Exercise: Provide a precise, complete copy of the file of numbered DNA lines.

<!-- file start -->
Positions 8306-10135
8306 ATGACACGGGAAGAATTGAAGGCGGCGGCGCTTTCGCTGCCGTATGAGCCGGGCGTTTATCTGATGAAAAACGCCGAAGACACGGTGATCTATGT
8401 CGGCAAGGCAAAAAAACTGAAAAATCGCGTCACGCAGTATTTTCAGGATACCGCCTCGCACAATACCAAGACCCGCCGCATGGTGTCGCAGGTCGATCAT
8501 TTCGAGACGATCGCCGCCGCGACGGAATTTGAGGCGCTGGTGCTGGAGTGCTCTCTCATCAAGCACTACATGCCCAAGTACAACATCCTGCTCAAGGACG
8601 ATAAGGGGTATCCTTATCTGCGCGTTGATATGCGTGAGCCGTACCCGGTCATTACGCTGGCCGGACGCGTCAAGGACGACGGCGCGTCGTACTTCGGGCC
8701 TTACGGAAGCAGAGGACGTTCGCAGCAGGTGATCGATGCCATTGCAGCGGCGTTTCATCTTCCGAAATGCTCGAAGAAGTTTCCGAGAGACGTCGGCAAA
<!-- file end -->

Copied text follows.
Positions 8306-10135
8306 ATGACACGGGAAGAATTGAAGGCGGCGGCGCTTTCGCTGCCGTATGAGCCGGGCGTTTATCTGATGAAAAACGCCGAAGACACGGTGATCTATGT
8401 CGGCAAGGCAAAAAAACTGAAAAATCGCGTCACGCAGTATTTTCAGGATACCGCCTCGCACAATACCAAGACCCGCCGCATGGTGTCGCAGGTCGATCAT
8501 TTCGAGACGATCGCCGCCGCGACGGAATTTGAGGCGCTGGTGCTGGAGTGCTCTCTCATCAAGCACTACATGCCCAAGTACAACATCCTGCTCAAGGACG
8601 ATAAGGGGTATCCTTATCTGCGCGTTGATATGCGTGAGCCGTACCCGGTCATTACGCTGGCCGGACGCGTCAAGGACGACGGCGCGTCGTACTTCGGGCC
8701 TTACGGAAGCAGAGGACGTTCGCAGCAGGTGATCGATGCCATTGCAGCGGCGTTTCATCTTCCGAAATGCTCGAAGAAGTTTCCGAGAGACGTCGGCAAA